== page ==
Each construct in a questionnaire often involves
measurement errors [24]. The reliability test can be utilised to
encounter the problems. Reliability means the internal
consistency of each construct [46] which can be calculated
with the Cronbach’s alpha value [49], [50]. The acceptable
115
International Journal of Future Computer and Communication, Vol. 4, No. 2, April 2015
minimum value is 0.70, however, value above 0.80 is
preferable [46], [51]. Table IValso shows the internal item
consistency for each construct is acceptable (all values are
above 0.80) as reliable observed items ranges from 0.87 to
0.95. Hence, the results indicate that the constructs are
internally consistent and reliable.
relevance for analysing and perceived usefulness of EDM
technology shows the strongest relationship, followed by
perceived ease of use and perceived usefulness, facilitating
conditions and perceived ease of use, and finally,
self-efficacy and perceived ease of use. These showed that
students accept the usefulness of EDM technology for
analysing academic data which could improve their
performance. In spite of most students (93%) have less than
one year experience in DM technology, they have high
confident and skill in using the technology. Meanwhile, the
low level relationship between anxiety of EDM technology
and perceived ease of use indicate the technology is highly
accepted although it may be difficult to use.
It is common that any study has its limitation. Firstly, this
study has adapted a number of selected constructs in TAM3
which might be insufficient to understand user’s perception
of EDM technology. Secondly, the sample of respondents is
relatively small which could not used to generalise the overall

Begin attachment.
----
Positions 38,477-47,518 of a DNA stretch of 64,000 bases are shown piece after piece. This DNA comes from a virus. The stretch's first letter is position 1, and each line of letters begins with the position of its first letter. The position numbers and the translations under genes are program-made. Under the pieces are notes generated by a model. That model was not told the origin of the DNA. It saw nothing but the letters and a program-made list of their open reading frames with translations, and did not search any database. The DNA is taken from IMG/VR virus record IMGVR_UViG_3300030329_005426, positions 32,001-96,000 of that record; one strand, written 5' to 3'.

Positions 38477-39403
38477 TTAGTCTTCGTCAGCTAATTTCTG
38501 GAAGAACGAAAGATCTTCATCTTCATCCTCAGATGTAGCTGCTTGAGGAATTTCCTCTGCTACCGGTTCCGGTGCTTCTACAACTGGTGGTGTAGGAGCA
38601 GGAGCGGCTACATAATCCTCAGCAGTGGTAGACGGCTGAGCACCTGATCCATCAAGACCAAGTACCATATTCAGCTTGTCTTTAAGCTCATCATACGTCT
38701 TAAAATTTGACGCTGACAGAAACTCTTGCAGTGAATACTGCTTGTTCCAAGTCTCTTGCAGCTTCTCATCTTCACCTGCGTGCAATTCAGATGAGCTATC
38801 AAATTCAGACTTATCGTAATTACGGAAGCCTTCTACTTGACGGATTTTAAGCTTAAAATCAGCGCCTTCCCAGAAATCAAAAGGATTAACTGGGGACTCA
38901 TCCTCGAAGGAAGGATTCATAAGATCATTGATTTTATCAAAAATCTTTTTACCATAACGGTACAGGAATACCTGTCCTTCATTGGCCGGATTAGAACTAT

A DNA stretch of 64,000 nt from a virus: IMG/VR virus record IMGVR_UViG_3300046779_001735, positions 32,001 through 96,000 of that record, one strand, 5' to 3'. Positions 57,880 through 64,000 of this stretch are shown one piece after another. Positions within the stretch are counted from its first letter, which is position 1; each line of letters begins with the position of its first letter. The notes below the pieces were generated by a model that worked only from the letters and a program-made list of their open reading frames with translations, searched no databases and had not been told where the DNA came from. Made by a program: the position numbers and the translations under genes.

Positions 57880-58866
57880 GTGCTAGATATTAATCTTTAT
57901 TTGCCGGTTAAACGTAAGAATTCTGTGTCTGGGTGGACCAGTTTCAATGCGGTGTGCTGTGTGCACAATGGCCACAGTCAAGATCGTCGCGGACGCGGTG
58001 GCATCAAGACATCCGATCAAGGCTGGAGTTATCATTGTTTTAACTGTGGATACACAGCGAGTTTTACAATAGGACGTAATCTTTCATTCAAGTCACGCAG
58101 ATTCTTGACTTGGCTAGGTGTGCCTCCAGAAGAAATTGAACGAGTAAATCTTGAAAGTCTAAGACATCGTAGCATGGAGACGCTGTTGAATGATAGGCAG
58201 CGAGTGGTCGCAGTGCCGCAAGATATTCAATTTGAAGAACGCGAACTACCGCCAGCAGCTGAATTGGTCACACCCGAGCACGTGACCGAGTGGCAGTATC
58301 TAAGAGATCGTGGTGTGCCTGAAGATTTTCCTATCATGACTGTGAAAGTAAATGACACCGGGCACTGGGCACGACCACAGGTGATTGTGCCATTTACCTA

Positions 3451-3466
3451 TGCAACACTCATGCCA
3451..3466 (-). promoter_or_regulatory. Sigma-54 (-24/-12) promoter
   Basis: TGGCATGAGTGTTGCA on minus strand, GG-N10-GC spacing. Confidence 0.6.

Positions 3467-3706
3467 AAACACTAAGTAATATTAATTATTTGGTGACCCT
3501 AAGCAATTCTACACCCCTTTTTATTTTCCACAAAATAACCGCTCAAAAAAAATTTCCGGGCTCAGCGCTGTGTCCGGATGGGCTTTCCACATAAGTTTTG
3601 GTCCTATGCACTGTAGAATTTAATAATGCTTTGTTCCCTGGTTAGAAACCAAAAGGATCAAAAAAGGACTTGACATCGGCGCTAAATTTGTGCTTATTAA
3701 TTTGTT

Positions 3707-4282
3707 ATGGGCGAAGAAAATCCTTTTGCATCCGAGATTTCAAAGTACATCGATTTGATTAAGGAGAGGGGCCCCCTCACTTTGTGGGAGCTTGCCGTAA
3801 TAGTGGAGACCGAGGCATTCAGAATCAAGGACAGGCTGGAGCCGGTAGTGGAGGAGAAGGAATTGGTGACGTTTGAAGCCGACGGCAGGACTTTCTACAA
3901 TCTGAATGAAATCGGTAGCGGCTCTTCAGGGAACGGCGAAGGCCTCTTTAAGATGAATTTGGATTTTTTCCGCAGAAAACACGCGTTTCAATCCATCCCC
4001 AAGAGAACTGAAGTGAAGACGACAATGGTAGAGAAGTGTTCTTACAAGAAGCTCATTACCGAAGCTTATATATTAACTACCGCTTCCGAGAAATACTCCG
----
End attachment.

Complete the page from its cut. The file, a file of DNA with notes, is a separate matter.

population of DM users in IHLs in Malaysia. As this study
emphasised only on quantitative approach, it is therefore
suggested to consider qualitative approach in the future.
C. Hypotheses Testing
The hypotheses testing can be performed by calculating
the correlation analysis which able to explain the strength and
direction of linear relationship between two constructs [51].
The acceptable range of correlation value is between ±0.70
and should not be greater, as it might cause multicollinearity
(single independent variable is highly correlated with other
independent variables) statistical problems[46].Since allthe
adapted TAM3 constructs are continuous, this study used the
Pearson product-moment correlation coefficient to measure
the strength of the relationship between each pair of the
constructs. The result of correlation analysis of the study is
shown in Table V.
Variables
RA
ANX
SE
FC
PEOU
PU
TABLE V: CORRELATION ANALYSIS
RA
ANX
SE
FC
PEOU
1
-.10
1
.25**
-.03
1
.47**
-.13*
.40**
1
.45**
-.20**
.51**
.54**
1
.60**
-.17*
.27**
.46**
.59**
PU
REFERENCES
[1]
[2]
1
**p<0.01, *p<0.05
Note: All one-tailed correlations
[3]
The above results show that all the constructs are
significantly correlated in the expected direction (i.e., both
positive and negative). The positive significant correlations
are PEOU→PU (r=0.59, p<0.01), RA→PU (r=0.60, p<0.01),
SE→PEOU (r=0.51, p<0.01) and FC→PEOU (r=0.54,
p<0.01). Whereas, ANX→PEOU (r=-.20, p<0.01) shows the